In most definitions, market value assumes a sale to the most probable buyer within the highest 293 and best use opinion. This means the definition of the term is based on a sale from the current 294 owner to a new owner. When an appraiser is asked for a “Market Value Opinion,” the public 295 perception would be that the appraiser will tell the client how much they can sell it for. This 296 necessitates an opinion of “the most probable buyer.” 297

Client Expectations –

It is important to discuss the type and definition of value with a client to 298 ensure the appraiser is not developing an opinion of value that is different than the client‟s 299 expectations and different than the one utilized in the appraisal. This is to avoid any 300 misunderstanding between the client and the appraiser as to the type and definition of value the 301 opinion is based on. Appraisers should match the intended use of the appraisal with the defined 302 value and carefully consider each part of the defined value. For example: 303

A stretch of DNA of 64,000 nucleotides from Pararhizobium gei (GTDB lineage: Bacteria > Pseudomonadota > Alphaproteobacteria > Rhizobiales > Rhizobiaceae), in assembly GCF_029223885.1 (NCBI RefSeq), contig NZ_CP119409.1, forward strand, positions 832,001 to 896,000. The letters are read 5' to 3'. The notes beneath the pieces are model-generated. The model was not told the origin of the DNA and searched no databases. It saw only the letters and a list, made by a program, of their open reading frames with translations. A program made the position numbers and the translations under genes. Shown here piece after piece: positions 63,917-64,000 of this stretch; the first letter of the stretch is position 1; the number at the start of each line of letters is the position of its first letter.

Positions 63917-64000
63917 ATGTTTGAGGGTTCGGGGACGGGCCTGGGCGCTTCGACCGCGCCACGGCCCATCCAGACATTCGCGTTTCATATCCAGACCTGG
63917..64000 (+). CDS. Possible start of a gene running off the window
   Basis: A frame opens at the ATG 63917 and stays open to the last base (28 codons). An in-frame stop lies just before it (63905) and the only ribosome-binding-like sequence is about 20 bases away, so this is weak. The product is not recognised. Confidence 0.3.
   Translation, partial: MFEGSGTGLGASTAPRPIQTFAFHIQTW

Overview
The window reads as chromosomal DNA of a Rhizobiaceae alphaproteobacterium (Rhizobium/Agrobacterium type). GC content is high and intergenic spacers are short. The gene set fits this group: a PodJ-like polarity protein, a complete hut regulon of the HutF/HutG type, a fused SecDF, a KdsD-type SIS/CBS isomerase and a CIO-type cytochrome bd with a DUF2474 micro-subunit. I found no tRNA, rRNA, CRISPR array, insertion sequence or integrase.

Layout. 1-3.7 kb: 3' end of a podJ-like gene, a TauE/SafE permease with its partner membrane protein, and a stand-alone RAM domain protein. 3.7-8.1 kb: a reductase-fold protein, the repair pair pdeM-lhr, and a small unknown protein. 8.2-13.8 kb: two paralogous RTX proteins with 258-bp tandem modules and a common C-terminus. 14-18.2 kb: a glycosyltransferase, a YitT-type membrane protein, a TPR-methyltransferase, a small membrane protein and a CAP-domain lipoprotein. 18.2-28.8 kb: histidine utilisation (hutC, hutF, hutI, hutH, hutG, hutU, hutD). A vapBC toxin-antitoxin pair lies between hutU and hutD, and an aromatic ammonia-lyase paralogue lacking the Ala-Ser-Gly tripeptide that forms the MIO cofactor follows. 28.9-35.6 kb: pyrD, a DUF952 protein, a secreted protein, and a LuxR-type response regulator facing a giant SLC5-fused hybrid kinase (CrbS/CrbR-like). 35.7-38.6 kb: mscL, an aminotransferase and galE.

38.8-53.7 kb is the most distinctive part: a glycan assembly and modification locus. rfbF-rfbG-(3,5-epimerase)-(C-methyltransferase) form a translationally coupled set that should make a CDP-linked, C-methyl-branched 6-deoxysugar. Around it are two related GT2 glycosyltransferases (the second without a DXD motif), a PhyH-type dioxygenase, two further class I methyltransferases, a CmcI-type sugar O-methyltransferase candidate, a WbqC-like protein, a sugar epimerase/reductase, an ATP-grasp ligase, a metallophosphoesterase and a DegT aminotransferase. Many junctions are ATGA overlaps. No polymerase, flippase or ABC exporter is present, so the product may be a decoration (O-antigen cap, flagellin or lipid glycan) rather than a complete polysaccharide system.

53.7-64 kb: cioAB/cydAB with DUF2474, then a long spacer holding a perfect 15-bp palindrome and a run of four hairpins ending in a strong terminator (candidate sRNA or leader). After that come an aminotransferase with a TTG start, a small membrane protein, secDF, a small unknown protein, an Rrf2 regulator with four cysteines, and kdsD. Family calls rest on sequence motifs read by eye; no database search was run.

An appraiser is asked to use residential comparable sales to provide an opinion of value 304 on a property that has a highest and best use as commercial land. The client says, “Value 305 First Exposure Draft –

Residential Appraising in a Declining Market 13

it as a residence and ignore the commercial land value.” If the appraiser agrees to do this, 306 this appraisal has shifted from market value (commercial) to value-in-use (residential). 307

Some terms that may be significant in this issue are listed below and defined in the Glossary of 308 Terms. 309


Disposition Value – This is a defined value that can be used by appraisers and clients 310 who are attempting to find a value that represents a particular need. This can be used by 311 clients in some markets to represent the value that they might sell the asset for after a 312 foreclosure. For a complete definition of these terms, and others that follow please see 313 the glossary. 314


Foreclosure sale – This is the sale of a property ordered by the court and/or process of 315 law, where the seller is ordered to sell the property at auction or by other means to satisfy 316 the mortgage against that property. In many states, this is called a “sheriff‟s sale.” 317


Liquidation Value – This definition is different than the standard market value definition 318 because it assumes: 319

1. Actual market conditions currently prevailing are those to which the appraised 320 property interest is subject; 321